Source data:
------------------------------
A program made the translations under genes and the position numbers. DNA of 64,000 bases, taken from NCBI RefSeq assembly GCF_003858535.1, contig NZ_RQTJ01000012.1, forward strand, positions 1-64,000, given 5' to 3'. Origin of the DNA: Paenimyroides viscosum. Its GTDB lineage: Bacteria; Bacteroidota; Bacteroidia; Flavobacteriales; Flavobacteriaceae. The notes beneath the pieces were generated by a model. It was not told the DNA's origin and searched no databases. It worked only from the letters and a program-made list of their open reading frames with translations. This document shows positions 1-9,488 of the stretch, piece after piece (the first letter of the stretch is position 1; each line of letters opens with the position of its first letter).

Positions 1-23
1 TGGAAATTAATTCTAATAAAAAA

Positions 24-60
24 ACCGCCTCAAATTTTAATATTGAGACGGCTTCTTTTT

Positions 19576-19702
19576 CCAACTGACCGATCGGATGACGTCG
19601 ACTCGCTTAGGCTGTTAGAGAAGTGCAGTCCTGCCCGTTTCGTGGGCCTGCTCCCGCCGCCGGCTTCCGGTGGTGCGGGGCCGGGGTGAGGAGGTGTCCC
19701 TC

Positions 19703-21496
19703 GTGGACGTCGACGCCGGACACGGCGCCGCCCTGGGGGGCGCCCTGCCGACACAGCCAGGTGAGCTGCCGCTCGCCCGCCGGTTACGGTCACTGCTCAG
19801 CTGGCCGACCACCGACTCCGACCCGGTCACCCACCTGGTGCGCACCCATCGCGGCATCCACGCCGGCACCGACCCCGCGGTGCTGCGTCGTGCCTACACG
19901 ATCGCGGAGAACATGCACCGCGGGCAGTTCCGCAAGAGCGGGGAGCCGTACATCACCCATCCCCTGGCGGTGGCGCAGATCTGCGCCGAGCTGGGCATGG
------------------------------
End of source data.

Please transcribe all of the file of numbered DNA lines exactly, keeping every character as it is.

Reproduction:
A program made the translations under genes and the position numbers. DNA of 64,000 bases, taken from NCBI RefSeq assembly GCF_003858535.1, contig NZ_RQTJ01000012.1, forward strand, positions 1-64,000, given 5' to 3'. Origin of the DNA: Paenimyroides viscosum. Its GTDB lineage: Bacteria; Bacteroidota; Bacteroidia; Flavobacteriales; Flavobacteriaceae. The notes beneath the pieces were generated by a model. It was not told the DNA's origin and searched no databases. It worked only from the letters and a program-made list of their open reading frames with translations. This document shows positions 1-9,488 of the stretch, piece after piece (the first letter of the stretch is position 1; each line of letters opens with the position of its first letter).

Positions 1-23
1 TGGAAATTAATTCTAATAAAAAA

Positions 24-60
24 ACCGCCTCAAATTTTAATATTGAGACGGCTTCTTTTT

Positions 19576-19702
19576 CCAACTGACCGATCGGATGACGTCG
19601 ACTCGCTTAGGCTGTTAGAGAAGTGCAGTCCTGCCCGTTTCGTGGGCCTGCTCCCGCCGCCGGCTTCCGGTGGTGCGGGGCCGGGGTGAGGAGGTGTCCC
19701 TC

Positions 19703-21496
19703 GTGGACGTCGACGCCGGACACGGCGCCGCCCTGGGGGGCGCCCTGCCGACACAGCCAGGTGAGCTGCCGCTCGCCCGCCGGTTACGGTCACTGCTCAG
19801 CTGGCCGACCACCGACTCCGACCCGGTCACCCACCTGGTGCGCACCCATCGCGGCATCCACGCCGGCACCGACCCCGCGGTGCTGCGTCGTGCCTACACG
19901 ATCGCGGAGAACATGCACCGCGGGCAGTTCCGCAAGAGCGGGGAGCCGTACATCACCCATCCCCTGGCGGTGGCGCAGATCTGCGCCGAGCTGGGCATGG